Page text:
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Sunday, February 11, 2018

Lake Elsinore Earthquake Awakens Murrieta and Temecula

By Douglas V. Gibbs
AuthorSpeakerInstructorRadio Host

During the time period shortly after midnight a 3.5 magnitude earthquake rocked Lakeland Village, a community in Riverside County to the west of Lake Elsinore, to the east of Orange County, and tucked along the Cleveland National Forest near Ortega Highway between Corona and Wildomar.  To the south lie the cities of Murrieta and Temecula, before heading into San Diego County.

The earthquake could be felt throughout southwest Riverside County, and is the strongest of a string of earthquakes to recently swarm the area. No injuries or damage has been reported.  Personally, I slept through the quake, only knowing about it because my wife told me she felt it at 1:00 am this morning.

The earthquake is at the tail of a number of mild earthquakes, which can be seen as good news, or bad news.  While smaller quakes relieve pressure being endured by the plates deep underground, sometimes a string of earthquakes steadily getting stronger is a sign of a large one waiting to do its thing.
Lakeland Village, California, United States about 9 hours ago 3.6 magnitude, 4 km depthLakeland VillageCaliforniaUnited States

about 9 hours ago 2.2 magnitude, 3 km depth
Lake ElsinoreCaliforniaUnited States

about 10 hours ago 2.1 magnitude, 3 km depth
Lake ElsinoreCaliforniaUnited States

about 13 hours ago 1.9 magnitude, 3 km depth
Lake ElsinoreCaliforniaUnited States

about 16 hours ago 1.9 magnitude, 10 km depth
Lakeland VillageCaliforniaUnited States

about 18 hours ago 1.7 magnitude, 13 km depth 

3 days ago
 
1.7 magnitude, 3 km depth 
3 days ago 2.2 magnitude, 13 km depth 
Aguanga, California, United  





























Note: 









Aguanga is situated east of Temecula by only a few miles

Earthquakes are an expected part of living in Southern California.  In my lifetime, we have experienced a number of major quakes, though we are still waiting for "The Big One."

In 1994, five years after I had moved into my new home in Murrieta, the Northridge Quake slammed Southern California.  The January 17, 1994 earthquake was centered only 20 miles from Los Angeles, slamming the area with a magnitude measured at 6.7.

The power of that earthquake was tremendous.  The 4:30 am earthquake was the first major quake to erupt directly under the Los Angeles urban area since 1933's Long Beach earthquake, and was strong enough that in Murrieta, over 100 miles away, we were awakened, and convinced it was a local episode.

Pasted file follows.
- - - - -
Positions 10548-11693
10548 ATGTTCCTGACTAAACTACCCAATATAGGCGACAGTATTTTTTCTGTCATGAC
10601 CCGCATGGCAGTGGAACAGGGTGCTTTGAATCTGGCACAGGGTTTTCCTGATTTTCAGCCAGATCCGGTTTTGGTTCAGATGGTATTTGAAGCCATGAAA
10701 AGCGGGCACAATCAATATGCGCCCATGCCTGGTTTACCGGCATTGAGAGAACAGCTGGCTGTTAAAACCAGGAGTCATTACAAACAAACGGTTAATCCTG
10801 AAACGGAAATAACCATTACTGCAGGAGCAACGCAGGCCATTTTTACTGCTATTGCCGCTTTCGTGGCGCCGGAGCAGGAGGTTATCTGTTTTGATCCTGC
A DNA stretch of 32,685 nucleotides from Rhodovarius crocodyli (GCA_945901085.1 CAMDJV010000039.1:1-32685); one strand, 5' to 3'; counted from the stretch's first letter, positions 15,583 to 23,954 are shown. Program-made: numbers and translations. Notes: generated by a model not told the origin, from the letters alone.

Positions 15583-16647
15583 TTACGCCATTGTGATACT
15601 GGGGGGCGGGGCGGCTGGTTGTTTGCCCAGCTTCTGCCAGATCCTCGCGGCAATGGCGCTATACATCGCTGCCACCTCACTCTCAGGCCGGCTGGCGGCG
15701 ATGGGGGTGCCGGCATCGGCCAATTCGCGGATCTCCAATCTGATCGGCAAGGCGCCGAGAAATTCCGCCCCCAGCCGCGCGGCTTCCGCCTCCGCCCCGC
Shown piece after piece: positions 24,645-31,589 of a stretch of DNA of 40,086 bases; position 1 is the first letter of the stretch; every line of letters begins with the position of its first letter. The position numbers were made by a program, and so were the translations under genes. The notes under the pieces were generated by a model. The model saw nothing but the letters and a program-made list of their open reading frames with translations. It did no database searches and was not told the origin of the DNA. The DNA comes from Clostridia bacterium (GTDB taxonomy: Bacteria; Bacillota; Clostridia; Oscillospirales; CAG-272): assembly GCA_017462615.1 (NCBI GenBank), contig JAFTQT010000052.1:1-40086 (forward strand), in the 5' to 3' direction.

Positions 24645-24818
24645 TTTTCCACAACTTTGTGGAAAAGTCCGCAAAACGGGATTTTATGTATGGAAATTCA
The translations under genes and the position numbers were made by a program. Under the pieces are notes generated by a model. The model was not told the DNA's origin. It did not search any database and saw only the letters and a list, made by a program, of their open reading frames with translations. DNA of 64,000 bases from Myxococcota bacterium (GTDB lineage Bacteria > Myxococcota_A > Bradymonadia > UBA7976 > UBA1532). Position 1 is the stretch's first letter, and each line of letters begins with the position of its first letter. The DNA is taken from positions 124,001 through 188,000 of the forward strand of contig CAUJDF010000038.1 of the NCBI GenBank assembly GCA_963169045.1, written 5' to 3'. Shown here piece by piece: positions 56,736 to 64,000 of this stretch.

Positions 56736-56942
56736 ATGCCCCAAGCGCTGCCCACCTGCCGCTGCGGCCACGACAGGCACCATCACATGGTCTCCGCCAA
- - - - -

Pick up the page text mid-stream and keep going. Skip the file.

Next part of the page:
Sections of major freeways collapsed, parking structures and office buildings collapsed, and numerous apartment buildings suffered irreparable damage under the force of the major earthquake. The thrusting of the earthquake's motions lifted structures off of their foundations and sometimes even shifted walls laterally.

When I was approaching my fifth birthday, my family lived in Bellflower, about 40 miles south of San Fernando, where a 6.6 magnitude earthquake slammed the region February 9, 1971.  The Sylmar Quake caused over $500 million in property damage and 65 deaths. Most of the deaths occurred when the Veteran's Administration Hospital collapsed. Several other hospitals, including the Olive View Community Hospital in Sylmar suffered severe damage. Newly constructed freeway overpasses collapsed, as did a few structures.  The saving grace was that the earthquake struck at 6:00 am, just as people were beginning to stir.  Had the earthquake occurred just a few hours later, during a busier time of the day, the death toll could have been much greater.

In Bellflower, it was a foggy morning.  My toys on the shelves of my bedroom were all over the floor, and I rode the earthquake on a top bunk of a bunk bed, on the second floor of our townhouse-style apartment complex.  After the shaking finished, I went down stairs where I saw my parents both standing in the doorway, looking outside.  I squeezed between their legs to see what the outside world looked like.  Nothing had collapsed that I could see, but the electrical wires along the poles were still swinging back and forth.  In the middle of the street the paperboy was picking himself up, thrown off his bike by the sudden shaking that had rocked the area.

-- Political Pistachio Conservative News and Commentary

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